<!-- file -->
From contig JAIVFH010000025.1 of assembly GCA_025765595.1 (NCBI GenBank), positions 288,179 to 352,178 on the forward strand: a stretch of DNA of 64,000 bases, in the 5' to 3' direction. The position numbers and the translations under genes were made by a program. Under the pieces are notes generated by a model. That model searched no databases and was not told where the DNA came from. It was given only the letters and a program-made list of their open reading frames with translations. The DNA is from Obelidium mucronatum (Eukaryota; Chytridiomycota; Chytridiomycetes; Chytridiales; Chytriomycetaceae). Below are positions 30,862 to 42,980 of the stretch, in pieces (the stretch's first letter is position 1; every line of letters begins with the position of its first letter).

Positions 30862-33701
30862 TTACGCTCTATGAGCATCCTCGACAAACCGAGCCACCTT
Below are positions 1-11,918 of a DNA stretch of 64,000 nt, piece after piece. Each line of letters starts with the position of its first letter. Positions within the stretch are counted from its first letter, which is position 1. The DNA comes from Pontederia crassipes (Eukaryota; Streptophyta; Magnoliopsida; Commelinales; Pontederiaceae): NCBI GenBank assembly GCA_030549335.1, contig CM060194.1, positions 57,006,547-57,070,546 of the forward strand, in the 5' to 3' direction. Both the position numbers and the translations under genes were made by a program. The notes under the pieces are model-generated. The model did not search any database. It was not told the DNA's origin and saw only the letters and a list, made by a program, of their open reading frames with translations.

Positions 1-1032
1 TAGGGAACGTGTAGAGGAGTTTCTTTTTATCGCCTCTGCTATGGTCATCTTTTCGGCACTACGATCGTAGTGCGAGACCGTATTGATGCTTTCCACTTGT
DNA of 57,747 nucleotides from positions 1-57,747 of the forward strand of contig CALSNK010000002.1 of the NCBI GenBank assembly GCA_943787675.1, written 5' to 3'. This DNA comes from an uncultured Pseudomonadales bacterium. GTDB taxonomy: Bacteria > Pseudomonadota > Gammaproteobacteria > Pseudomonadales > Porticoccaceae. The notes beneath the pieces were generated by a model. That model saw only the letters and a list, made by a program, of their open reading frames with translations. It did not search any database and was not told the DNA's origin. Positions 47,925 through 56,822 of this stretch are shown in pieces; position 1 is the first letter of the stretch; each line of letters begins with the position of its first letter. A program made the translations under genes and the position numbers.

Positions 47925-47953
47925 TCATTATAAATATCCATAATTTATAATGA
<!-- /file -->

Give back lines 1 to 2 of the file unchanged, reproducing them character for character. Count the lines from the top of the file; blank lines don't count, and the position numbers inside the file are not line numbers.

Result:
From contig JAIVFH010000025.1 of assembly GCA_025765595.1 (NCBI GenBank), positions 288,179 to 352,178 on the forward strand: a stretch of DNA of 64,000 bases, in the 5' to 3' direction. The position numbers and the translations under genes were made by a program. Under the pieces are notes generated by a model. That model searched no databases and was not told where the DNA came from. It was given only the letters and a program-made list of their open reading frames with translations. The DNA is from Obelidium mucronatum (Eukaryota; Chytridiomycota; Chytridiomycetes; Chytridiales; Chytriomycetaceae). Below are positions 30,862 to 42,980 of the stretch, in pieces (the stretch's first letter is position 1; every line of letters begins with the position of its first letter).

Positions 30862-33701